Issue tracking is the process of monitoring problems that users are experiencing with a software product. While issue tracking primarily came about as a solution for tracking problems in software, the principles can be applied to physical products, a customer service map, and any other facet of a business that customers interact with.
By definition, issue tracking doesn't have to be accomplished through a software solution, but the two generally go hand in hand. The majority of issue tracking procedures are achieved through an issue tracking system — an app that records customer problems feeds them through a journey and makes it easier for customer support to view a timeline of the customer's problem.
Issue tracking is most often used as a way to discover and resolve bugs in software, so you'll find issue tracking systems more prevalent in beta and alpha software.
An issue is any problem, question, grievance, or criticism offered by a user. When your customers experience a challenge while using your product, then they have encountered an issue.
While issues generally reach your team's radar when a customer complains about them, you're likely to find plenty of issues without the help of customers, too. During debugging phases, your team will be actively seeking out issues in an attempt to resolve them before they ever reach a customer.
Once you’ve identified an issue in your product, you then need to work out who is responsible for fixing it — and that can be easier said than done. While it helps to have a dedicated manager working on issue resolution, the responsibility will typically fall on whoever is the most capable of solving the problem.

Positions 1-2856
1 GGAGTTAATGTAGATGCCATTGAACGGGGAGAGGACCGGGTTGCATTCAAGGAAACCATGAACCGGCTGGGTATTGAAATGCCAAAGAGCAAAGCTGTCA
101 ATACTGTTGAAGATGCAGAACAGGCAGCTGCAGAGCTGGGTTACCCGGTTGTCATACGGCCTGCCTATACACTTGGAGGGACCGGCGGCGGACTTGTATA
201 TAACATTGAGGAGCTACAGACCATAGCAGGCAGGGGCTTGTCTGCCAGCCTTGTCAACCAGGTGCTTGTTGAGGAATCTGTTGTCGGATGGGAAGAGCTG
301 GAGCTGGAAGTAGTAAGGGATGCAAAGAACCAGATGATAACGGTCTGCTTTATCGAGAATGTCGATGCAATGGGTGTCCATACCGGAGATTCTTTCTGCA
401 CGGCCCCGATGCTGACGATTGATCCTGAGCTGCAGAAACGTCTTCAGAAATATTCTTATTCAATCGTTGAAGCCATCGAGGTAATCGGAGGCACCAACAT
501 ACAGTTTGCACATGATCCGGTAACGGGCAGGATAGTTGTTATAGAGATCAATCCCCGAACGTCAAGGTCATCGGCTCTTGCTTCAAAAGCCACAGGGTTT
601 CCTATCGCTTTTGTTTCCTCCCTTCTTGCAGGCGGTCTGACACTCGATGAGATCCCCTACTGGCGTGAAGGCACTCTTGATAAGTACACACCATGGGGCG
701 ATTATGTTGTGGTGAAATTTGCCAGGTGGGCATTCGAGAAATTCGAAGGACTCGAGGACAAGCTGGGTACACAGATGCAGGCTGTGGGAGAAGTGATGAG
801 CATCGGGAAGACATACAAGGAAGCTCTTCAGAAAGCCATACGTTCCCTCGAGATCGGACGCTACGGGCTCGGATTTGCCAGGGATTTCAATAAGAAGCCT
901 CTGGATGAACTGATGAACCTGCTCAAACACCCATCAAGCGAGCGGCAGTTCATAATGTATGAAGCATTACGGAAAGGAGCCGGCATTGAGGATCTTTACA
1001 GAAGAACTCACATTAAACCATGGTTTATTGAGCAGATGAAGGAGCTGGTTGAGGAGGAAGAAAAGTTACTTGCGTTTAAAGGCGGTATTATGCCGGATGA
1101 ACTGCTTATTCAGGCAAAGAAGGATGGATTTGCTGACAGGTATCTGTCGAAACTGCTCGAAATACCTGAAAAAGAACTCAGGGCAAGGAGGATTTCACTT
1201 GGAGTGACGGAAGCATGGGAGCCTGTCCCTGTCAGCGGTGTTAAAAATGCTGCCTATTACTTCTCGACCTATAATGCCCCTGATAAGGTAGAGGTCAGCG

For instance, if the problem is occurring within a form handler on your website, then your web development team will likely take the lead. On the other hand, if your customer is having a hard time with the setup of your app, then this will be delegated to your customer support staff.
Delegation is a feature of most issue tracking systems.
The major challenge of issue tracking is getting issues to the surface. Whether your issues are being discovered by an internal team or customers, it's critical that you have a simple and efficient way of reporting and resolving issues. Otherwise, your team and your customers are going to be slow to use that system again.
Additionally, issues that are brought to light can easily be forgotten. Perhaps no easy solution is discovered, a customer stops responding, or your team is simply too busy to address the problem promptly. In all of these scenarios, a problem can slip through your system and resurface again later on.
Issue tracking also tends to become over-complicated. This happens when your issue tracking software is unnecessarily complex, you have too many teams trying to work together, or you're using too many different tools to solve the problem. This results in a stalemate, where no one is sure who is in charge of fixing it, or how far along the issue's resolution is.